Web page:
State transfers

In most of the cases interaction between contract participants happens through invoicing: if Alice wants Bob to do something with the contract state he owns (for instance, send some of the tokens to Alice), she constructs an invoice which contains instructions for Bob on the action he is asked to perform.

Hereinafter we will call Alice, who issues an invoice, a beneficiary, and Bob, who executes the invoice, an actor. We say invoice executing instead of paying the invoice, since invoice may not contain a payment and carry some other form of action (key revocation, casting a vote etc).

Creating an invoice

In RGB, invoicing is much more general than just an invoice for a certain amount of tokens. In fact, you can pack any request for any contract operation, under any possible schema and interface in form of invoice: revoking identity, voting in DAO, performing secondary asset issuance, creating NFT engraving and so on, so on.

To construct an invoice one have to run the following command:



  • $CONTRACT should be a contract id under which the interaction happens
  • $INTERFACE is human-readable interface name which should be used for interacting the contract by both parties, beneficiary and actor. It may be skipped, if the contract schema implements just a single interface.
  • $ACTION is the name of the operation which should be performed by the actor. If it is skipped, it defaults to an operation which declared in the used interface as "default".
  • $STATE provides an information about the state, which should be transferred to the beneficiary single-use-seal defined in the $SEAL parameter. The state mast match state type for the given action, for instance, for a transfer of a fungible token it must be an integer specifying amount of smallest token denominations to be transferred.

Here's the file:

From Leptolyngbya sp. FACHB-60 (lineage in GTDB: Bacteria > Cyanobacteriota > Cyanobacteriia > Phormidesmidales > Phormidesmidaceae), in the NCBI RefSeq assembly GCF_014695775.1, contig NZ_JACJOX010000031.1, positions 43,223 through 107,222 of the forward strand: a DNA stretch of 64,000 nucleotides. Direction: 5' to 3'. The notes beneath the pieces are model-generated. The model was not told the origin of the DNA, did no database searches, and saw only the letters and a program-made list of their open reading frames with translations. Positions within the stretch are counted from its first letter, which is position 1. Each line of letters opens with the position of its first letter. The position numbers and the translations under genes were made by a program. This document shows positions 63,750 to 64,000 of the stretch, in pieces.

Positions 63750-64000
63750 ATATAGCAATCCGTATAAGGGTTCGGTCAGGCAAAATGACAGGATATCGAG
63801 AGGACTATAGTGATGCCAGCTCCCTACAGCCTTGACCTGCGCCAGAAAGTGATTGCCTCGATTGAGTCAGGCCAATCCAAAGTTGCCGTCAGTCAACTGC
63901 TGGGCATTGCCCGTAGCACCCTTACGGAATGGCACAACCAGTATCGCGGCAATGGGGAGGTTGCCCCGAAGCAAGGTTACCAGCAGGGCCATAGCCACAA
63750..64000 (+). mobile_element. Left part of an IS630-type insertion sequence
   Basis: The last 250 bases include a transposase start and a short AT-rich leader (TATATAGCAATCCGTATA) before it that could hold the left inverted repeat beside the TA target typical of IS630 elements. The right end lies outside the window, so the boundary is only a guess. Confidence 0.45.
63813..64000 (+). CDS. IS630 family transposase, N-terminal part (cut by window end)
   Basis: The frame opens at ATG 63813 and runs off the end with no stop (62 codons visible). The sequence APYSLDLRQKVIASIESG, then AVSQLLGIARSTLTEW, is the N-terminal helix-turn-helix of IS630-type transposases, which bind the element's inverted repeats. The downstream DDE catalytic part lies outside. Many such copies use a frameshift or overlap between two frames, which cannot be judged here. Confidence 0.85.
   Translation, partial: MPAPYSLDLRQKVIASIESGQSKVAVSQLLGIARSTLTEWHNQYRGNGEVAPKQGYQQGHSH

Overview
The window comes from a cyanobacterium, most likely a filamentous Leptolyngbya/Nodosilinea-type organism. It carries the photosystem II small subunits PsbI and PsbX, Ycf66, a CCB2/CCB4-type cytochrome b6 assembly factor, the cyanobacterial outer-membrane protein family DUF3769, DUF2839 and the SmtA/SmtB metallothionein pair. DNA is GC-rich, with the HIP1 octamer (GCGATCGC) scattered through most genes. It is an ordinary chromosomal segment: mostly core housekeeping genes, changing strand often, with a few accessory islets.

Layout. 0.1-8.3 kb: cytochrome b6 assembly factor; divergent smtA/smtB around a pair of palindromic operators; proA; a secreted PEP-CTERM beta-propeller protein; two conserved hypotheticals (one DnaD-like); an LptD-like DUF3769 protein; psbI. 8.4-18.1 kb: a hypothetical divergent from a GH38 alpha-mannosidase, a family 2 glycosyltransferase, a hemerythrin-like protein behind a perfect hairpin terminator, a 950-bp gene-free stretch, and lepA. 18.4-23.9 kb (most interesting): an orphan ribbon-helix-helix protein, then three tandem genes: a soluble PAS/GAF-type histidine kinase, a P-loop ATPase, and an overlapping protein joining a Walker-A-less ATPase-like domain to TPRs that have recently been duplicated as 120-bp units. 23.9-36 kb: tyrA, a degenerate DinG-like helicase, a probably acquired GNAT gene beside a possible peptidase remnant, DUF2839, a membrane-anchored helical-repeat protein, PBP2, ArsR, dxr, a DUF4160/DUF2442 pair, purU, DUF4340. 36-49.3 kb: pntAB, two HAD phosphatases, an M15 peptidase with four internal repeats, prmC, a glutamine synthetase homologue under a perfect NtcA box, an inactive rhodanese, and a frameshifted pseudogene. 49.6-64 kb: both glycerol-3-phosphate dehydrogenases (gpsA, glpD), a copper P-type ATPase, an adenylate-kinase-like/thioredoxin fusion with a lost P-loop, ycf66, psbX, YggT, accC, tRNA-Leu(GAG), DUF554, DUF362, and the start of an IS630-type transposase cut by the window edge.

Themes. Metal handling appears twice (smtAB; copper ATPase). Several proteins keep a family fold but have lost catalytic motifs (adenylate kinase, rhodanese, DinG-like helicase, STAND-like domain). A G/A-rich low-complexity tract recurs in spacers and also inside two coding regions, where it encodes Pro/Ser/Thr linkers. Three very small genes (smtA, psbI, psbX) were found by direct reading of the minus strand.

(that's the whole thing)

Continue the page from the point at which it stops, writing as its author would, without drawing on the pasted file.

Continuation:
• $SEAL is a definition of a single-use-seal owned by beneficiary; it can be either a UTXO on beneficiary's wallet, or an address. If an address is used then the actor will use it to construct an UTXO in his witness transaction, and this UTXO will be seen and in control of the beneficiary.

An example of the command using RGB20 interface to request a token transfer:

alice$ CONTRACT=DirectDetectEqual0EKkb7TMfbPxzn7UhvXqhoCutzdZkSZCNYxVAVjsA67fW

alice$ MY_UTXO=4960acc21c175c551af84114541eace09c14d3a1bb184809f7b80916f57f9ef8:1

alice$ rgb invoice $CONTRACT -i RGB20 100 $MY_UTXO

The result of this commands would be an invoice printed to STDOUT:


To learn more about invoices please refer to RGB FAQ Website

Performing transfer

To perform a state transfer Bob has to receive an invoice from Alice. We assume that Bob has some command-line wallet tool, which is able to construct, sign and publish normal bitcoin transactions (we will represent this tool with a wallet command).

At the first stage, Bob constructs PSBT file, which must spend outputs containing sufficient amount of RGB assets, plus an output to store a change. We assume that Bob saves PSBT to tx.psbt file.

Now, Bob can pay Alice's invoice (which he saved to $INVOICE variable) with the following command:

bob$ rgb transfer tx.psbt $INVOICE consignment.rgb

The result transfer consignment will be stored to consignment.rgb file in a binary form. Bob should send this file to Alice by some third-party means - this can be an e-mail, some file server – or one of existing RGB-related protocols, like RGB-RPC, Storm (no Lightning network) or something else.

Upon receiving the consignment Alice verifies and accepts it to her local RGB stash (which keeps information about all Alice contracts and owned state) with the following command:

alice$ rgb accept consignment.rgb

If the consignment was invalid, the command will fail and list all problems the consignment had. Otherwise, the command should succeed with a single warning – that the terminal witness transaction is not yet mined. This is due to the fact that Bob hasn't yet published his transaction yet, since he is waiting on Alice approval that she is happy with the transfer.

Upon adding transfer consignment to the stash command will return a signature over the consignment, which Alice can send back to Bob as a form of payslip.

Bob can now check Alice's signature, sign and publish his transaction:

bob$ rgb check <sig> && wallet sign --publish tx.psbt

Alice's RGB wallet will see the witness transaction mined, after which the new state will appear in her user interface.